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This is a good example of how the word is used. The word in the example sentence does not match the entry word. The sentence contains offensive content. Cancel Submit. Your feedback will be reviewed. The minister suggested that the dire prophecies of certain leading environmentalists were somewhat exaggerated. These doom and gloom prophecies are doing little to help the economy.
Predicting things and intuition. Examples of prophecy. If philosophy or astrology were revealed to the ancients, then the sayings of philosophers or astrologers and the prophecies of inspired seers are equivalent. From Cambridge English Corpus. In the s, some very vivid prophecies about the relationship of telecommunications and the city were made. These examples are from the Cambridge English Corpus and from sources on the web.
Any opinions in the examples do not represent the opinion of the Cambridge Dictionary editors or of Cambridge University Press or its licensors. However, there is reason to warn against too hasty a conclusion in this regard and against those very pessimistic prophecies. To this extent, the variables used in surveys represent self-fulfilling prophecies.
When they are not reckless, our gambles about practices amount to self-fulfilling prophecies: they change our relation to nature or to other people so as to make themselves more real. I use the word adds here because the real difficulties, the important contextual conditions, the soil in which such prophecies flourish, have to do with power and dominance. In spite of numerous prophecies of the imminent death of many languages, linguists always find a handful of old people who still speak them and can be competent consultants. The series of high medieval prophecies under discussion was transmitted, with a large degree of variation, as much by manuscript illustrations as by any common text.
The dynamics of the probabilities of pessimism around business- and growth-cycle turning points may shed light on the role of self-fulfilling prophecies in subsequent economic fluctuations. A wider "religion of nature" facilitated much wider powers, such as enabling magicians to make reliable prophecies on the basis of their ability to decipher images. The problem is that images can function as self-fulfilling prophecies and beautiful images produced by very skilled architects are in themselves a sign and a tool of power. Rather, the bulk of the poem presents the reflections of a skeptical female voice, who doubts her friend's prophecies, and who extends that doubt to all supernatural religious prophecies.
The late medieval pope prophecies. Again the gloomy prophecies were made, and again they were disproved. From the Hansard archive. Example from the Hansard archive. Contains Parliamentary information licensed under the Open Parliament Licence v3. The texts to which this section now turns for illustration concern the Dead Sea Scrolls from Israel and the writings of Flavius Josephus as evidence of Jewish Hellenism.
The Dead Sea Scrolls roughly cover the time-span from the second century B. On the other hand, parabiblical expansions on prophetic books, such as Pseudo-Ezekiel and the Apocryphon of Jeremiah from Qumran cave 4, 24 illustrate permeable textual boundaries in literary elaboration on the Prophets. These literary matters are not considered in Cook's book on the "cessation of prophecy".
Jewish Hellenism: Evidence from Josephus. As for Jewish Hellenism, we may briefly consider prophecy in Flavius Josephus, whose writings date to the end of the first century C. Crucial evidence for the "cessation" hypothesis regarding Josephus is his statement about the "failure of the exact succession of the prophets" from the time of Artaxerxes onwards Ag.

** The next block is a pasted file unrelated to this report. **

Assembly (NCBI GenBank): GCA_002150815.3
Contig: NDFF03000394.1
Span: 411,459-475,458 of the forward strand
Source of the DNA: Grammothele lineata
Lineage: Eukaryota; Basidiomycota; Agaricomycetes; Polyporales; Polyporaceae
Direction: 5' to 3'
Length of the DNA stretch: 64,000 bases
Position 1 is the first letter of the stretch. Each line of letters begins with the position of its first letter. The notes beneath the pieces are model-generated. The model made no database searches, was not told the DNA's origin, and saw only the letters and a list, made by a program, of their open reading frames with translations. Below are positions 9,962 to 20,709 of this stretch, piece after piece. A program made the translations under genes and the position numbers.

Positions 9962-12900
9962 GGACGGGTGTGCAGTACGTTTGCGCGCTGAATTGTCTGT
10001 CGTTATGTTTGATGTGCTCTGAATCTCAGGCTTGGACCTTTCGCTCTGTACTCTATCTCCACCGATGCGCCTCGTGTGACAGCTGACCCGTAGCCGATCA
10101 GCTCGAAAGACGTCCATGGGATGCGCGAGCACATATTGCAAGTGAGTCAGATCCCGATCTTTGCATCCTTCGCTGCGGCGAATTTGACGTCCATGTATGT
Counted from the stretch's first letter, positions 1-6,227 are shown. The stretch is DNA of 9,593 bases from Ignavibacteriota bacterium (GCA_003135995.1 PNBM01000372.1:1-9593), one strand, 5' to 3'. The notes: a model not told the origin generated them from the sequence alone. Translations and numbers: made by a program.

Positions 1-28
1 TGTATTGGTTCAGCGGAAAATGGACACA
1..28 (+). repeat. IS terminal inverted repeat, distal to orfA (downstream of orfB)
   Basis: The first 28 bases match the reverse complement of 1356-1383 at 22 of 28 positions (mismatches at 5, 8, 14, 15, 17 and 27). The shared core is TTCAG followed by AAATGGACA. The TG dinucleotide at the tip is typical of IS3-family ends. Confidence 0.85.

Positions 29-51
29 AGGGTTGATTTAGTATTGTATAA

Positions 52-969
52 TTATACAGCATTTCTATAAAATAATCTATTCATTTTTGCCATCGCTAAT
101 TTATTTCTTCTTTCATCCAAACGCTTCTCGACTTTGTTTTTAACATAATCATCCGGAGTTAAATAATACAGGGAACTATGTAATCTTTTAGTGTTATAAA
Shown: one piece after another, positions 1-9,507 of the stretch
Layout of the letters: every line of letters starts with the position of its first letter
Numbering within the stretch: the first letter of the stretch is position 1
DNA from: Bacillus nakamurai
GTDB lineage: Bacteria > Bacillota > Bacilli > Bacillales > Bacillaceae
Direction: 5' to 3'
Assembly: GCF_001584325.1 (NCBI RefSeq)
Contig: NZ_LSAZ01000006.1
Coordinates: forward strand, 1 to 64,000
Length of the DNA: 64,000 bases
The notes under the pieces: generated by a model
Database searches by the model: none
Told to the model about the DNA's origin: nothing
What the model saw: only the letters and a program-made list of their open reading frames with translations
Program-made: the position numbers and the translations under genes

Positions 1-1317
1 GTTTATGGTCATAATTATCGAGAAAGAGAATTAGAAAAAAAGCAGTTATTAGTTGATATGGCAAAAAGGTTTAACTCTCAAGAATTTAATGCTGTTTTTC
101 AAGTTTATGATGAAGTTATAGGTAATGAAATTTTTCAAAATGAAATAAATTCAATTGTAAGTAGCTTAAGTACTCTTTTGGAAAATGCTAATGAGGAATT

First, one should carefully distinguish the end of the line of biblical prophets with the scriptural status of their writings from the ongoing phenomena of prophecy and prophetic inspiration in Josephus' works. Josephus attributes the gift of prophecy to John Hyrcanus J. Cook also surveys prophetic phenomena in Josephus.
A second caveat concerns the consideration of Josephus' works for evidence on "false prophecy". Perhaps 70 C. It may suffice to note the different perspectives on false prophets in, for instance, the Dead Sea Scrolls and Josephus respectively. In fact, Josephus relates the cause of the Jewish war against Rome to a fatal misjudgement of prophetic oracles about rulership in the East J. On a final note, the terminus post quem holds a fortiori for a post C.
Click on the arrows to change the translation direction. Black Poisonwood with Topper. Such prophets acquire a following of disciples who accept that their teachings reveal the true religion. These examples are from the Cambridge English Corpus and from sources on the web. Outsourced Support Services We believe that a solution is only as effective as the quality of the support provided over the life of the product.
Thus in 2 Baruch Yet prophets are described as "sleeping" and the people are only left with the Mighty One and his Law, under the circumstance that "we have left our land, and Zion has been taken away from us" 2 Baruch Prophecy and prophetism in emerging Christianity. The study of prophecy and prophetism in emerging Christianity yields a relatively divided picture.
On the one hand, New Testament writings provide abundant indications of prophecy and prophets at the origins of Christianity.
For instance, the Synoptic Gospels include popular ideas about Jesus as a prophet, like one of the prophets of old Mk ; cf. Lk as well as about John the Baptist as a real prophet Mk , next to the distinct expectation of restoration through the return of Elijah Mk supported by the scribes. Luke's infancy narrative further mentions Zechariah's act of prophesying who considers John as prophet of the Most High Lk According to the narrative of Acts, prophets, and among them Agabus, were part of the missionary Jesus-movement's contacts between Jerusalem and Antioch Acts , , In Acts , it is Agabus, who prophetically forewarns Paul about dangers involved in his return to Jerusalem.